دانلود مقاله ISI انگلیسی شماره 27090
عنوان فارسی مقاله

سیاست های پولی و بازده سهام: محدودیت های مالی و عدم تقارن در بازار های گاوی و خرسی

کد مقاله سال انتشار مقاله انگلیسی ترجمه فارسی تعداد کلمات
27090 2010 10 صفحه PDF سفارش دهید محاسبه نشده
خرید مقاله
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عنوان انگلیسی
Monetary policy and stock returns: Financing constraints and asymmetries in bull and bear markets
منبع

Publisher : Elsevier - Science Direct (الزویر - ساینس دایرکت)

Journal : Journal of Empirical Finance, Volume 17, Issue 5, December 2010, Pages 981–990

کلمات کلیدی
بازده سهام - سیاست های پولی - عدم تقارن - بازار خرسی - محدودیت های تامین مالی - بازار گاوی
پیش نمایش مقاله
پیش نمایش مقاله سیاست های پولی و بازده سهام: محدودیت های مالی و عدم تقارن در بازار های گاوی و خرسی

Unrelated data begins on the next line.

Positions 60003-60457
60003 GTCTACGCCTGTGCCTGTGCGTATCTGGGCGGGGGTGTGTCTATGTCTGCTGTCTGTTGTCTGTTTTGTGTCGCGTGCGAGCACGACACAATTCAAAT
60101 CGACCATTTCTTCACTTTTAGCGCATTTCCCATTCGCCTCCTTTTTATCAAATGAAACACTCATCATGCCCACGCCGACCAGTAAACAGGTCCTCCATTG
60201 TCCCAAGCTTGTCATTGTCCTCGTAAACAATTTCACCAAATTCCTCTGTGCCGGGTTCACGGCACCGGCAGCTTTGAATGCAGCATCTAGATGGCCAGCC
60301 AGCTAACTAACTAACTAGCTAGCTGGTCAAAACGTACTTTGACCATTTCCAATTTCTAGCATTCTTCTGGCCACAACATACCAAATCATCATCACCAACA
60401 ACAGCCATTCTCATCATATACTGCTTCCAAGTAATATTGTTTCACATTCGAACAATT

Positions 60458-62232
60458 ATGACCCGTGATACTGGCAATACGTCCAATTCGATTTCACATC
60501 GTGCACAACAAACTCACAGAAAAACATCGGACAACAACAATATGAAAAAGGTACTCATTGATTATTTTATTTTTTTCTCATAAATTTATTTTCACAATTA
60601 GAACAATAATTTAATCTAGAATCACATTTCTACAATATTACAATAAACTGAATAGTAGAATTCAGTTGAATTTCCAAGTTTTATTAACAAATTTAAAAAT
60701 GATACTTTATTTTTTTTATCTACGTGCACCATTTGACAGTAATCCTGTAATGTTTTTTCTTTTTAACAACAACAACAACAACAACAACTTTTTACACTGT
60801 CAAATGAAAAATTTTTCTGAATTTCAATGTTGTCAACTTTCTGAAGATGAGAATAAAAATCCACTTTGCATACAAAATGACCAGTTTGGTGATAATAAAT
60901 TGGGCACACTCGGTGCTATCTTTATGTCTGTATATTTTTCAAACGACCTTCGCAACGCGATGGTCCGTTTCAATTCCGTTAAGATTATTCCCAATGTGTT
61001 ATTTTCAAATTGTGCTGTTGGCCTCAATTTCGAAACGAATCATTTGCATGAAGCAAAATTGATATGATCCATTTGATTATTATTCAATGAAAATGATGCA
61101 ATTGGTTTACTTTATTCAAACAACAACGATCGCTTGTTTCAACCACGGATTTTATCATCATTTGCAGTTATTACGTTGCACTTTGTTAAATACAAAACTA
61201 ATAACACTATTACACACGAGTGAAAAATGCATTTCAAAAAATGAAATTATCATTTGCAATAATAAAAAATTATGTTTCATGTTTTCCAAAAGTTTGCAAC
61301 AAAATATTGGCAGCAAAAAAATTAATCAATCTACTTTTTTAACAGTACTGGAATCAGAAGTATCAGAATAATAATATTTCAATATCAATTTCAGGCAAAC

چکیده انگلیسی

We examine asymmetries in the impact of monetary policy surprises on stock returns between bull and bear markets in the period 1994 to 2005. We ask how these impacts respond to the relative ability of firms to obtain external finance. We find that the impact of a surprise monetary policy in a bear market is large, negative, and statistically significant, and this holds across size decile portfolios. The impact of a surprise policy action in a bear market for most industries is significantly greater than the impact of surprise monetary policy in a bull market. Controlling for the capacity for external finance, stock returns of firms in bear states respond more than firms in bull states. Capacity for external finance is more important in a bear market, as it partially mitigates the larger impact of monetary policy in a bear market.

مقدمه انگلیسی